Teaching yoga: the cost of inner peace?
Becoming a yoga teacher can take just weeks but intensive courses may not be the way to go
Yoga is being embraced by millennials as well as gen X, Y and beyond with a passion at the moment. Photograph: iStock
No less than five millennia since its inception as a spiritual practice of the Hindu religion, yoga is certainly having a moment. While it hasn’t been unpopular in recent times, it is being embraced by millennials as well as gen X, Y and beyond with a passion at the moment.
So, if you are a regular yoga enthusiast, chances are the thought of undergoing teacher training has crossed your mind at some point. Perhaps as a means to developing a deeper understanding of the philosophies behind it and as a way of improving your postures; maybe with or without an intention to actually teach or work in the business. The first time I had such a thought was 11 years ago while on holidays in Mauritius. I put it on the “someday” list and somehow, someday turned out to be autumn 2019.
Have you ever seen “200-hour yoga instructor” or “500-hour yoga instructor” on your yoga teacher’s Instagram bio or your yoga studio website? The hours refer to the teacher training qualification, not the number of hour-long classes they have taught, which is what I thought it meant for years. 200-hour teacher training is the minimum qualification to enable you to teach yoga and indeed get insured as a yoga teacher. You can complete 200-hour training and then, later on, do 500-hour, or you can go straight to completing the 500-hour training.
“ERYT” stands for experienced registered yoga teacher and this is if you are registered with Yoga Alliance having completed the above training and have taught a minimum number of classes and for a minimum number of years.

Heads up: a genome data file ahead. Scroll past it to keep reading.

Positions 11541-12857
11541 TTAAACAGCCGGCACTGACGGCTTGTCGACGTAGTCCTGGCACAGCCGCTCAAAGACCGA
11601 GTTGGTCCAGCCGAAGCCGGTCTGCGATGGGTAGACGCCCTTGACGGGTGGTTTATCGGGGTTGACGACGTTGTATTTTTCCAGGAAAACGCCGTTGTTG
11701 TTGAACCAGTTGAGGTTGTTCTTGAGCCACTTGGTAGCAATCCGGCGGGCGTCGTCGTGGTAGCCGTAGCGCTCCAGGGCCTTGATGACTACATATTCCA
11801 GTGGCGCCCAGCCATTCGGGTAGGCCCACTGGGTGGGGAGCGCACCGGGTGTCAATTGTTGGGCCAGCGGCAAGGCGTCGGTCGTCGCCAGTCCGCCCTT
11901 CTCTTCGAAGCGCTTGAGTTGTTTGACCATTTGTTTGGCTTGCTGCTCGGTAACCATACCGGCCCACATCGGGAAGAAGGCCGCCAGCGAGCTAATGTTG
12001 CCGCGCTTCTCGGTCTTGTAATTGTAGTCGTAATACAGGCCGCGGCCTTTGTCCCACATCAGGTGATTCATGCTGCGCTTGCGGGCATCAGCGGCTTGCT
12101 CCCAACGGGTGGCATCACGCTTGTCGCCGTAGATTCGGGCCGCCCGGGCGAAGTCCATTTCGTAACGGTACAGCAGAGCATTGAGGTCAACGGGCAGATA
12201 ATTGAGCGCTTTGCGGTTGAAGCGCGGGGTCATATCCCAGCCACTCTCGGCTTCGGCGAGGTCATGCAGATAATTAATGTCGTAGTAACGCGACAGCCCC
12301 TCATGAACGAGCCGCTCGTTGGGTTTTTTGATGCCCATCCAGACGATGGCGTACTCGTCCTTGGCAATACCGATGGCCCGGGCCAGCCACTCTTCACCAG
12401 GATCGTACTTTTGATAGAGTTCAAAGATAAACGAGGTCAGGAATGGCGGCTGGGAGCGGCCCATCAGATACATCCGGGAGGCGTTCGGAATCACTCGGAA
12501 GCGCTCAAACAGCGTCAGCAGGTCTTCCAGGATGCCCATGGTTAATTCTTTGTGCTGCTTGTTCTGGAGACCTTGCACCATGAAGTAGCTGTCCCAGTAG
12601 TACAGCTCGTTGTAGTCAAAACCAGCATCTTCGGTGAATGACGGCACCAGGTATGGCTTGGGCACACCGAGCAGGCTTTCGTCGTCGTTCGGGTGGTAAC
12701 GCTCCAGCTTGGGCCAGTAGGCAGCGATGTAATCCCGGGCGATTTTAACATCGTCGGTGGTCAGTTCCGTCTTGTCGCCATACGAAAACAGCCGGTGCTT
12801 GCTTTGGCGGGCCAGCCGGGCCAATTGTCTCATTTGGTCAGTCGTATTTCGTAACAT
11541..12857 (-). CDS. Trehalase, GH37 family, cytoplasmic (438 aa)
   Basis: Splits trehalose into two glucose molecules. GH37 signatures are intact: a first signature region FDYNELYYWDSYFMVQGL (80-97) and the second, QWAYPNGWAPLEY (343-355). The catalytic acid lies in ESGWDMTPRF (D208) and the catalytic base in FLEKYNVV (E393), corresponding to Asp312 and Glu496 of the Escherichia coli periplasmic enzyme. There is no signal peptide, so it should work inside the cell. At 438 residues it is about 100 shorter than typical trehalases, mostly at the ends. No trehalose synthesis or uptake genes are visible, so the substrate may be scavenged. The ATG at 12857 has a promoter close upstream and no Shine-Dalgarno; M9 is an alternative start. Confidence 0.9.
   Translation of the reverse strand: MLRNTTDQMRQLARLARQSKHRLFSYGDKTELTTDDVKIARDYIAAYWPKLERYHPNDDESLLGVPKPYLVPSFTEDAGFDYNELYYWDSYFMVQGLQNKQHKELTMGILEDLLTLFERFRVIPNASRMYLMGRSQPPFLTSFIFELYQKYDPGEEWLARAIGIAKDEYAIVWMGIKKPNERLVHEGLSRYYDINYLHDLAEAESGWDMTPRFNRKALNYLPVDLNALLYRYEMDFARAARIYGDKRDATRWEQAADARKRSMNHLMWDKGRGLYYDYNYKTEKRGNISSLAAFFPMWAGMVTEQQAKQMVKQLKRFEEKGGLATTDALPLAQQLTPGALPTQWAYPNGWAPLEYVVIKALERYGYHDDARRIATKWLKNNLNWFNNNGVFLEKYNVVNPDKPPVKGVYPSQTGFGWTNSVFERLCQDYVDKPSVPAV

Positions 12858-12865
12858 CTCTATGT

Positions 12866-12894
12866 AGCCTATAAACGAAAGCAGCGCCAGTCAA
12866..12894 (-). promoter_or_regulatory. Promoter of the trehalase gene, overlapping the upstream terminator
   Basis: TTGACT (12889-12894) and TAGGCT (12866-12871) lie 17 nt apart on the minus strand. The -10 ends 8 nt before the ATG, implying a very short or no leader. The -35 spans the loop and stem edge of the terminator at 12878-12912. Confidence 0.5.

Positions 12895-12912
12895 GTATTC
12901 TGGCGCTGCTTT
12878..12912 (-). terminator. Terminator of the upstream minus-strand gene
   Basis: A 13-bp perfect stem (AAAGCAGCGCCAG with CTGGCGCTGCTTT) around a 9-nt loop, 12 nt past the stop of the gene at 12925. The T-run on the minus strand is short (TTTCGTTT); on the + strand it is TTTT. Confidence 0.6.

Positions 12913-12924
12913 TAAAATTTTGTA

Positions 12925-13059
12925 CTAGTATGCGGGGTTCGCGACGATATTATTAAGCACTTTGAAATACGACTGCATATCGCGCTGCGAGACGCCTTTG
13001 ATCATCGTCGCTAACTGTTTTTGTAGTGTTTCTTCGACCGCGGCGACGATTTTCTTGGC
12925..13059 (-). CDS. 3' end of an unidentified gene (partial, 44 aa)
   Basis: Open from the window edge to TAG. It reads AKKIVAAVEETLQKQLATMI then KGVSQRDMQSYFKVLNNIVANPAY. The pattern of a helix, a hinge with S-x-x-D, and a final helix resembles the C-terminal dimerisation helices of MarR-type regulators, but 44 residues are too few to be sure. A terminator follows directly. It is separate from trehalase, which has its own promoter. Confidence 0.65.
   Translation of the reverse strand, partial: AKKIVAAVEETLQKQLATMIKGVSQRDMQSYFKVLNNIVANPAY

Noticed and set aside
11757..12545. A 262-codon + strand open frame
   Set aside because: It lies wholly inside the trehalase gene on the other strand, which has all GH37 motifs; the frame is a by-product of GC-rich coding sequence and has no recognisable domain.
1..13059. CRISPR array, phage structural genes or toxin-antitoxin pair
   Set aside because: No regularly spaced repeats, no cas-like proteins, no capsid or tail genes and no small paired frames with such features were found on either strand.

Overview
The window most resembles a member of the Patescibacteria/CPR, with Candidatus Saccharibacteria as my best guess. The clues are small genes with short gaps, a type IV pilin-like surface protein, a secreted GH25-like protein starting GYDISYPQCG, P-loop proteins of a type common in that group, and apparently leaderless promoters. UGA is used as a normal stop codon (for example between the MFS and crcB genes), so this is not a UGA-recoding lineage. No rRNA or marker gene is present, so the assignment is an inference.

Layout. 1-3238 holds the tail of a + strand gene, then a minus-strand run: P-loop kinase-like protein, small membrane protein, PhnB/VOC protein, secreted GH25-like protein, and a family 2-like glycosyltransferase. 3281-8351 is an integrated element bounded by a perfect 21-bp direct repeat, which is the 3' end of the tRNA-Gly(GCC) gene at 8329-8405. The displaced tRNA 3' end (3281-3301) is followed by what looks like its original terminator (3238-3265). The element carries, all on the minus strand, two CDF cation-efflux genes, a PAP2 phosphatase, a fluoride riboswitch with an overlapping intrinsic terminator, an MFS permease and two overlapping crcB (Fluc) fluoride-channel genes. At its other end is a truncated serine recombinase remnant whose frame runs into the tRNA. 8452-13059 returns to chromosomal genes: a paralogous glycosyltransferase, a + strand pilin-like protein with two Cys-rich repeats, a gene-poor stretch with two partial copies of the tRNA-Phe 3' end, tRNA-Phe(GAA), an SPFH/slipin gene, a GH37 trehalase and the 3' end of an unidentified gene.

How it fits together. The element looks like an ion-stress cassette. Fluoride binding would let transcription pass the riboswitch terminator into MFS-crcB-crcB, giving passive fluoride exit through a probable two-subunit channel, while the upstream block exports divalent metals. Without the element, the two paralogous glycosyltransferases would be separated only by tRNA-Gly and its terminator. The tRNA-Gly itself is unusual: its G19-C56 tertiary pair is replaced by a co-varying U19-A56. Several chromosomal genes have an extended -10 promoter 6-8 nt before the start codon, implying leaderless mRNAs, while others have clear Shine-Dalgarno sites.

These qualifications are internationally accredited and your pal that went to their 200-hour course in an ashram in Rishikesh, India, has the same qualification as someone who did theirs in a plush studio in Dublin.
Teacher training is usually offered in two ways: intensive or over a longer period of time. The intensive can be as short as three weeks.
If you have the time and are reasonably or even temporarily commitment-free, an intensive residential course in another country sounds like an amazing way to fully immerse yourself. If you want your qualification quickly, obviously this is a great option as are you ready to teach within weeks. If you have no plans in this regard, it’s a step up from a retreat or fitness holiday and I know plenty of people who have undertaken yoga teacher training as part of their backpacking/gap year experience. For me, I think it might be overload. I like to fully absorb information slowly and I think by the end of an intensive course, I may need a long break from yoga, it might actually put me off! That being said, never say never.
A quick Google search brings up a massive number of schools in Goa and other parts of India, Europe and beyond. The costs range from about €2,000, excluding flights, and go right up into the many thousands, depending on the location and the level of luxury. If you are more of a south of France than a south of the Himalayas type of person, that’s not a problem.
I would recommend getting a personal recommendation or even reaching out to your yoga teachers to ask them for advice. Read as many testimonials as possible, and make sure the venue is legit before you hand over your cash.
Nearer home, there are plenty of non-residential longer courses in Ireland. Typically, these are held over a weekend, one weekend a month for about 10 months usually in the pattern of a standard academic year. This should allow you to incorporate your teacher training into your normal life with some ease. Obviously, this means you need to enrol for September now if you want a qualification by next summer. So, if you are still in the “someday” mindset, missing this year’s intake means you are looking at 2021 to be qualified.
This is the option I am going for. I paid €2,200 which is the early bird price for my local studio in north county Dublin (The Yoga Sanctuary). There are other payment options available, but this works out the cheapest. Having done lots of research, this is an average price for studios in Dublin. I am happy to be going with a studio I know and trust, that’s near where I live and where I practise regularly anyway.
And while I might imagine during Savasana (the eyes-closed relaxation part at the end of class) that I am lying on a beach in Goa, in reality I will be in Malahide.